The daughter of one of Japan’s richest banking clans in a long lineage of samurai warrior scholars; Yoko One fell from attending exclusive schools in New York and Japan to begging for food with all the family possessions in a wheelbarrow. A true, faithful life-artist, she collaborated with John Lennon’s public protests against the Viet Nam war, co-wrote ”Give Peace a Chance” inspired many famous songs, and was the only woman to sing a lead vocal on a Beatles’ recording. Continuing her life as “the world's most famous unknown artist,” she’s extended John Lennon’s legacy of political and social activism, philanthropy, and influence on world culture.
1949 CE –
A “global” writer going beyond his time and culture to explore universal themes, Murakami takes his characters and readers into an inner dreamscape where they together look into the beyond thought world of imagery, perception, and consciousness. Grandson of a Buddhist priest and an Osaka merchant, he became both the most experimental and most popular Japanese novelist translated into English. Called a “voice of his generation,” his books create an allegorical world of magical realism and convey an understanding and appreciation for the vast sacredness of each moment.
Road Back to Nature by Masanobu Fukuoka
“I've spoken many times about the Japanese woman. I've praised her again and again. But I have to tell you that I think the Japanese man is the worst. The women are such delicate creatures and they're treated abominably by the men. The Japanese men are pigs - even worse than American men.”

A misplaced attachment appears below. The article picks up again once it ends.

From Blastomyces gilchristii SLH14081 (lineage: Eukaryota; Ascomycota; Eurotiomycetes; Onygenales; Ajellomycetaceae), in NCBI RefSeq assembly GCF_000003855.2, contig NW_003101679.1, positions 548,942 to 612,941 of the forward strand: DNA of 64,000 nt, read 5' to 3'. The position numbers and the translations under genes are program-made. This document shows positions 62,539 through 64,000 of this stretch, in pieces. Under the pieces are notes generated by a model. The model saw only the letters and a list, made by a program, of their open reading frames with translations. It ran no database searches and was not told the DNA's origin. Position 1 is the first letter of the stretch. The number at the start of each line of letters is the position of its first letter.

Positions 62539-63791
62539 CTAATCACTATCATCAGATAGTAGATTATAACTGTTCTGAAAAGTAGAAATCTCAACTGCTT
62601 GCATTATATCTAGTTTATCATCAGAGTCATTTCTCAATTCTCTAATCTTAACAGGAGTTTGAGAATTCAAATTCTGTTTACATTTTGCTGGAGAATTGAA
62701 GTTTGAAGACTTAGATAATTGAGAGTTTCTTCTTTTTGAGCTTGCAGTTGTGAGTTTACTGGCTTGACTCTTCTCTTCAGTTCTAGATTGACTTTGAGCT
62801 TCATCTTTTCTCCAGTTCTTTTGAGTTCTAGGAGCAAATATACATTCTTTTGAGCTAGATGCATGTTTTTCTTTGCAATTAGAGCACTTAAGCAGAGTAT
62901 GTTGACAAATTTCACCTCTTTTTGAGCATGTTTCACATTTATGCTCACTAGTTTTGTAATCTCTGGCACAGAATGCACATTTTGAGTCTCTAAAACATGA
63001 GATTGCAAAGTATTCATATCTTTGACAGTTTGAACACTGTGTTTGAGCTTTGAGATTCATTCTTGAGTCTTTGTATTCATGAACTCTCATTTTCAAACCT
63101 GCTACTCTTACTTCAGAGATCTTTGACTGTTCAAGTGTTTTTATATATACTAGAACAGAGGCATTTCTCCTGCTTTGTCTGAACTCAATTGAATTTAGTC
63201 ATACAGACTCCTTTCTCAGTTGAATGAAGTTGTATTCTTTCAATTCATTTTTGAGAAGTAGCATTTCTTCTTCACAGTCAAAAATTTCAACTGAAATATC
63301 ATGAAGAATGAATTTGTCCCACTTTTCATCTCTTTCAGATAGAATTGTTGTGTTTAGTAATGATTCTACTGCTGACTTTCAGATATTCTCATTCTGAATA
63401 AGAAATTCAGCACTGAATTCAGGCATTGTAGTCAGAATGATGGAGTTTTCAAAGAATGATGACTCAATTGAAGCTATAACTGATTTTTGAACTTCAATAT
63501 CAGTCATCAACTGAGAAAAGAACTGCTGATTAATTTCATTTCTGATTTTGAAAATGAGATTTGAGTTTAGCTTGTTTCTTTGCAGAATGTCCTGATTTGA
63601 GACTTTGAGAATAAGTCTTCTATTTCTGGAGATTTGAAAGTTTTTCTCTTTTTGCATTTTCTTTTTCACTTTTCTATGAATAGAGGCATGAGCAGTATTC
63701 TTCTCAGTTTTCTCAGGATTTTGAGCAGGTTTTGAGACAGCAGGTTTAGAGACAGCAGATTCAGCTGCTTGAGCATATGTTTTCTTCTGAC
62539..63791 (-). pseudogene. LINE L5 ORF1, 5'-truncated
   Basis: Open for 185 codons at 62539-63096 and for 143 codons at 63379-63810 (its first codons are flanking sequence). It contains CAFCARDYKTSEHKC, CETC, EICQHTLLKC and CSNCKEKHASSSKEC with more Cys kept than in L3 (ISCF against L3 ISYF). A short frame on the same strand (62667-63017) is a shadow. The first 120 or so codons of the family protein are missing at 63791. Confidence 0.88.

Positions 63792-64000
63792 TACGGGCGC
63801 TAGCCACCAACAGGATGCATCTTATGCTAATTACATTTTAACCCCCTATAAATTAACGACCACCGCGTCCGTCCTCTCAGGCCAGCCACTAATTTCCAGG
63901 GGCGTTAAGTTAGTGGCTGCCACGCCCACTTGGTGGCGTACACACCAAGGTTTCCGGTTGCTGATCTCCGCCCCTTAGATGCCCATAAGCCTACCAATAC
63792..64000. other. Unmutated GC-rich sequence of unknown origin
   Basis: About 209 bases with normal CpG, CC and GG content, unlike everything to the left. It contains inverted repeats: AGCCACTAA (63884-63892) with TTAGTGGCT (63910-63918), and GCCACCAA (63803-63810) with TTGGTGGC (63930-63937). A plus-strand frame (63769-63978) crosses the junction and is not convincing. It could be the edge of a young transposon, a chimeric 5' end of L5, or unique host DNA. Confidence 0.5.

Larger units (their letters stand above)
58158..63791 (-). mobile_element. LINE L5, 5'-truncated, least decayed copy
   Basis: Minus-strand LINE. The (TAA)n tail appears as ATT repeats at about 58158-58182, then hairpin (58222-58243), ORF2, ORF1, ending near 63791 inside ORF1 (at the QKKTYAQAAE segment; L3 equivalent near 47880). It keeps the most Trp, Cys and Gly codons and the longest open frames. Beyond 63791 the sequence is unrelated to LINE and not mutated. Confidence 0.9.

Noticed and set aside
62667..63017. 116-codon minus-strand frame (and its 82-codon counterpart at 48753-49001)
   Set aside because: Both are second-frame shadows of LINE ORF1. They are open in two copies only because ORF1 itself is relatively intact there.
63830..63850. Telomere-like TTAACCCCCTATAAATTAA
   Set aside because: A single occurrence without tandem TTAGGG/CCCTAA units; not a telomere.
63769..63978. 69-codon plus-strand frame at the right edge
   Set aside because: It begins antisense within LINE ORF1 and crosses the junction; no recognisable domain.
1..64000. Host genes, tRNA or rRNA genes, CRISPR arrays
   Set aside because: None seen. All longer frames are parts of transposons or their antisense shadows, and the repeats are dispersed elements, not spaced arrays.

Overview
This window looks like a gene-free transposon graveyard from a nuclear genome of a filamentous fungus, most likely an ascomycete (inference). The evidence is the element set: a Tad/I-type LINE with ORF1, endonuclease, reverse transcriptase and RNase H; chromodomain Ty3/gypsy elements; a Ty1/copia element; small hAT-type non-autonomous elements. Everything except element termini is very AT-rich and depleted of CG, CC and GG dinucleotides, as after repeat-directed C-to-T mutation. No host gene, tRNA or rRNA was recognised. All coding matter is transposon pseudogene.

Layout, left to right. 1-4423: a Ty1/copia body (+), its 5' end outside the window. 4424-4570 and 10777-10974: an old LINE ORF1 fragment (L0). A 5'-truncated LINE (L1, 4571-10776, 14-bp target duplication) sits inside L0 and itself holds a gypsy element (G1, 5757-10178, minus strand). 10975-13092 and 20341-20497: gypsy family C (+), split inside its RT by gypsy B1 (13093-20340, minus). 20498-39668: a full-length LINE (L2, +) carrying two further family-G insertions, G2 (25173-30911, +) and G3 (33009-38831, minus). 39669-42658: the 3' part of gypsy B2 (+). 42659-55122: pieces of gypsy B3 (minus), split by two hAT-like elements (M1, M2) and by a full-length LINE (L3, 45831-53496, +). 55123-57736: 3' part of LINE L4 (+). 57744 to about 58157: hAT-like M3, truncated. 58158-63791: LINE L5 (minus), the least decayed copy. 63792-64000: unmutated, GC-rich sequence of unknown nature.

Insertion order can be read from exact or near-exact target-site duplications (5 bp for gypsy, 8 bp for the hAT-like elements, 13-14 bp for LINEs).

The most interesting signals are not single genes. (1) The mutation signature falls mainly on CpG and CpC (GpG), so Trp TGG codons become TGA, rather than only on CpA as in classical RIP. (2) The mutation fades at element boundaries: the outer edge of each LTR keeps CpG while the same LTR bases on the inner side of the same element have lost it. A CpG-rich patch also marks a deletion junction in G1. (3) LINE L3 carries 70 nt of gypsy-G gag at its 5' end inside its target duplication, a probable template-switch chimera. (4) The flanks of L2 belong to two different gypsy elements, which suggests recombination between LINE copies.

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“Had Japan been a tenth as wise as Abraham Lincoln, had Hitler been a hundredth part as sensible, we today, the United States and England, would not have a chance in this war. .. But they have lost because they attacked lands already free, and because they have enslaved peoples accustomed to freedom. By this one thing alone, if by no other, they are doomed. They have misread the hearts and minds of men.”
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“Although the Japanese are familiar with Eastern philosophy and Buddhism, these have become merely a body of concepts to them, they have forgotten the soul of those teachings.”
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“[in America] They plow fields 100 times larger but live a more meager and deprived existence than the Japanese farmer on two or 3 acres... the ultimate cause for this is the meat-based diet of Americans... this has totally unbalanced American land”
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“In the 1930s Japanese generals, admirals, economists and journalists concurred that without control of Korea, Manchuria and the Chinese coast, Japan was doomed to economic stagnation. They were all wrong. In fact, the famed Japanese economic miracle began only after Japan lost all its mainland conquests.”
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“In the 1930's Japanese generals, admirals, economists, and journalists concurred that without control of Korea, Manchuria, and the Chinese coast, Japan was doomed to economic stagnation. They were all wrong. In fact, the famed Japanese economic miracle began only atter Japan lost all of its mainland conquests... It was all just a stupid miscalculation.”